Abstract and Keywords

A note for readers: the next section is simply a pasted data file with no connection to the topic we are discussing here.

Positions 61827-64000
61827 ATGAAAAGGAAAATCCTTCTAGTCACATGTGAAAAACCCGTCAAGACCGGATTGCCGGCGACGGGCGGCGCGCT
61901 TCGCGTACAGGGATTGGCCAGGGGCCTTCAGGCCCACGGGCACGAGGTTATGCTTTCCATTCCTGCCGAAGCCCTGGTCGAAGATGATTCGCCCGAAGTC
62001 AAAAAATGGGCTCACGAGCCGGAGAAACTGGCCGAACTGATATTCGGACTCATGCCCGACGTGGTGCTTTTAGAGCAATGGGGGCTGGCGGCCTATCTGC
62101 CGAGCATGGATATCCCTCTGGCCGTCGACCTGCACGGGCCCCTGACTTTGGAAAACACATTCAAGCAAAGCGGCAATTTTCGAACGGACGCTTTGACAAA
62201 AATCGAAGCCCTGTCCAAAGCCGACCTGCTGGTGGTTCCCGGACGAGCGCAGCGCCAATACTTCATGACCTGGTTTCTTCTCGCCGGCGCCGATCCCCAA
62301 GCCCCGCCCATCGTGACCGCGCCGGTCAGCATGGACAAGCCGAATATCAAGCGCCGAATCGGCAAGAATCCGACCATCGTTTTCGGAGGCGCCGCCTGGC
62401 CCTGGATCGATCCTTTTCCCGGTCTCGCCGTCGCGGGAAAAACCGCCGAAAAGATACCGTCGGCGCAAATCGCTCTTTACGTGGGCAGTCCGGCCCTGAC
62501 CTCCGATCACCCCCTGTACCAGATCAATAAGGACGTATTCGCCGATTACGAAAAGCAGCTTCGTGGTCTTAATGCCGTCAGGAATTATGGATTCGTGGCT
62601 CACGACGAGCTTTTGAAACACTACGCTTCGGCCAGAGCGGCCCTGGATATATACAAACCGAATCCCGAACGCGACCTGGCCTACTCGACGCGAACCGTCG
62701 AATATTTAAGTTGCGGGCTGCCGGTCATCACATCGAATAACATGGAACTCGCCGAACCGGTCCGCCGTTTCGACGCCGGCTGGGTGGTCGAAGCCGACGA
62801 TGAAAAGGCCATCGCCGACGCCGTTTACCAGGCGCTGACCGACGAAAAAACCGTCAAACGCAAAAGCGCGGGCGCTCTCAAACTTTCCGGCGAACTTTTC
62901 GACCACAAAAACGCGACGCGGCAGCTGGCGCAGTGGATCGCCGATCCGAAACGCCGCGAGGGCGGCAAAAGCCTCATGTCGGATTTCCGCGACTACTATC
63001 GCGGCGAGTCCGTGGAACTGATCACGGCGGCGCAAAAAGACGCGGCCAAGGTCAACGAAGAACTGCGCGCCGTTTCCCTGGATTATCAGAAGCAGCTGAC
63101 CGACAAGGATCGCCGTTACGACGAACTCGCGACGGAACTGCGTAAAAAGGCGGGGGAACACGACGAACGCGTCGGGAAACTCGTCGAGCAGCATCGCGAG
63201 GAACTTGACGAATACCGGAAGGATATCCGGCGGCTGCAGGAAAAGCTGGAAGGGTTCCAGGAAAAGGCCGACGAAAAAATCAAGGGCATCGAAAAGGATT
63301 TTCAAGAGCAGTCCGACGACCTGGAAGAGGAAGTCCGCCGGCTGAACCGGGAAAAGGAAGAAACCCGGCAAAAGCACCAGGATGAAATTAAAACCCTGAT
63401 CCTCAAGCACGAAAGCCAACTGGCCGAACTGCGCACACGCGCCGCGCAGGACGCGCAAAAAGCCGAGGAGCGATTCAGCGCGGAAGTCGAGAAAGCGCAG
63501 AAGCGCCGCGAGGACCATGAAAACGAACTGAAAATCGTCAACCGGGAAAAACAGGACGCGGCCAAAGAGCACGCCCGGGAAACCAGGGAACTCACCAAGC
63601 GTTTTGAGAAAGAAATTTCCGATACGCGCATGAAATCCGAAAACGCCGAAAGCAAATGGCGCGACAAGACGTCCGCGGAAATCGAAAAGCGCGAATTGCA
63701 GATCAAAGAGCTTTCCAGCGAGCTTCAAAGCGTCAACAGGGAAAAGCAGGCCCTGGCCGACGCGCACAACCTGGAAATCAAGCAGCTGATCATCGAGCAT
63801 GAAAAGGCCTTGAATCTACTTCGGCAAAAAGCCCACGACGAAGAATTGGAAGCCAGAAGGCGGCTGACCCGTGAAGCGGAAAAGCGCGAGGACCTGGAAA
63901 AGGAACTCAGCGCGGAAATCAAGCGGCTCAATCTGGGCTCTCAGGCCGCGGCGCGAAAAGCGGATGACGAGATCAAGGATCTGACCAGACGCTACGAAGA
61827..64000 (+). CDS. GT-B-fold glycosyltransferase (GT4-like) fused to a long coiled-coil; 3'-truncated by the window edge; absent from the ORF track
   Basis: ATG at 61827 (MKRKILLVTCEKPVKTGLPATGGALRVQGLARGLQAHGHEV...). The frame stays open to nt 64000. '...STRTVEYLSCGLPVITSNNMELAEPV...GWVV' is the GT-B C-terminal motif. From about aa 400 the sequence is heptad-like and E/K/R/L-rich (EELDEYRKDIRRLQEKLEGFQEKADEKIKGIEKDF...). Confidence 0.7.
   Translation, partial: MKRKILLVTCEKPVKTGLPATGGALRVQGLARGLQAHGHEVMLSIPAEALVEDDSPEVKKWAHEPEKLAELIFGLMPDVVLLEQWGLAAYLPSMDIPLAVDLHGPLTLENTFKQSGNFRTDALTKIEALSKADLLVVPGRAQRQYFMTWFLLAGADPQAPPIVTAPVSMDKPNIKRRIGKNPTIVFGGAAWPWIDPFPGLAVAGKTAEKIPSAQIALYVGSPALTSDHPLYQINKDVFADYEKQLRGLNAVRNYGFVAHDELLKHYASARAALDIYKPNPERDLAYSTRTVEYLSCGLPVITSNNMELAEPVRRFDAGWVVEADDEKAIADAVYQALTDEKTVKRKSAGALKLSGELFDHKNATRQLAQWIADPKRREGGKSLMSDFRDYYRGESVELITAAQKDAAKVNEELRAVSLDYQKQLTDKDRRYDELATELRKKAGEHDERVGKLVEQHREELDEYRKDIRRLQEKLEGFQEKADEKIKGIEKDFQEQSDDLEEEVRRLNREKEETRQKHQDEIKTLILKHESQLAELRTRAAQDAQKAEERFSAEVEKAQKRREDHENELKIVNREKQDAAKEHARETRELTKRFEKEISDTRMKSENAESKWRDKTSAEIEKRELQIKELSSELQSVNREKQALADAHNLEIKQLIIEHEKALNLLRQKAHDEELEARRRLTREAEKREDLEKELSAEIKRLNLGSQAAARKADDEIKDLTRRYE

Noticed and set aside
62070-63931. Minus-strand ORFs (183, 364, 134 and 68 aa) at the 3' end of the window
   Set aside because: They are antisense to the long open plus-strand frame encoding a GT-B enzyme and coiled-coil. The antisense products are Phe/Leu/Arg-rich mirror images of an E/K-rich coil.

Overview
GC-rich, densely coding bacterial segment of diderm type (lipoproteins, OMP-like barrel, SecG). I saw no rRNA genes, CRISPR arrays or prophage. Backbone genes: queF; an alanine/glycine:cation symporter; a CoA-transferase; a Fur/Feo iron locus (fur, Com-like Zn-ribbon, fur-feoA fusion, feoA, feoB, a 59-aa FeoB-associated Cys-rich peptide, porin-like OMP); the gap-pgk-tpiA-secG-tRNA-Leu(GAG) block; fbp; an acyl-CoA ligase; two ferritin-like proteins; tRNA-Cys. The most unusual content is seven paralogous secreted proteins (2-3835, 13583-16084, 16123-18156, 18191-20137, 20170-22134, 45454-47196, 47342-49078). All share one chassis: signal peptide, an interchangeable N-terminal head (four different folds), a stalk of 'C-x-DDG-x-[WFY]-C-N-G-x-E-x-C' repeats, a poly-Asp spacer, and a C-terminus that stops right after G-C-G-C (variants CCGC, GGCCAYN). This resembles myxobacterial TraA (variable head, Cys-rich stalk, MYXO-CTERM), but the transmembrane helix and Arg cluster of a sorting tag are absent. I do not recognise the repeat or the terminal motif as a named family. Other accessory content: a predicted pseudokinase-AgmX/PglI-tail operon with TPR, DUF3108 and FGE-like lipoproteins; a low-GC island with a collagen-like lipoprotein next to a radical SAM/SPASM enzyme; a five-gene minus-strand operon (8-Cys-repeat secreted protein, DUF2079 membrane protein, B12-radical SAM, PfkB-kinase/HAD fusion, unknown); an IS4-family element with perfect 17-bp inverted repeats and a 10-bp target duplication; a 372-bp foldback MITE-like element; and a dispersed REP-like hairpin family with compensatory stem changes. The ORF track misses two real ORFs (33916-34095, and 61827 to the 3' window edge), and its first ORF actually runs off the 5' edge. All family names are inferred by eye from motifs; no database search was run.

The early Christian archaeology of Asia Minor has recently developed into a discipline devoted to the contextualized study of the material remains of early Christianity. It has characterized Asia Minor as a region where—save some notable exceptions from mortuary contexts in Central Anatolia—the impact of the new faith on local material culture only became tangible in the course of the fourth century. During the fifth and sixth centuries Christianity would eventually conquer urban and rural landscapes through church construction in traditional as well as new foci of public space. At this time it also moved into the private sphere as household objects became decorated with Christian images and symbols.
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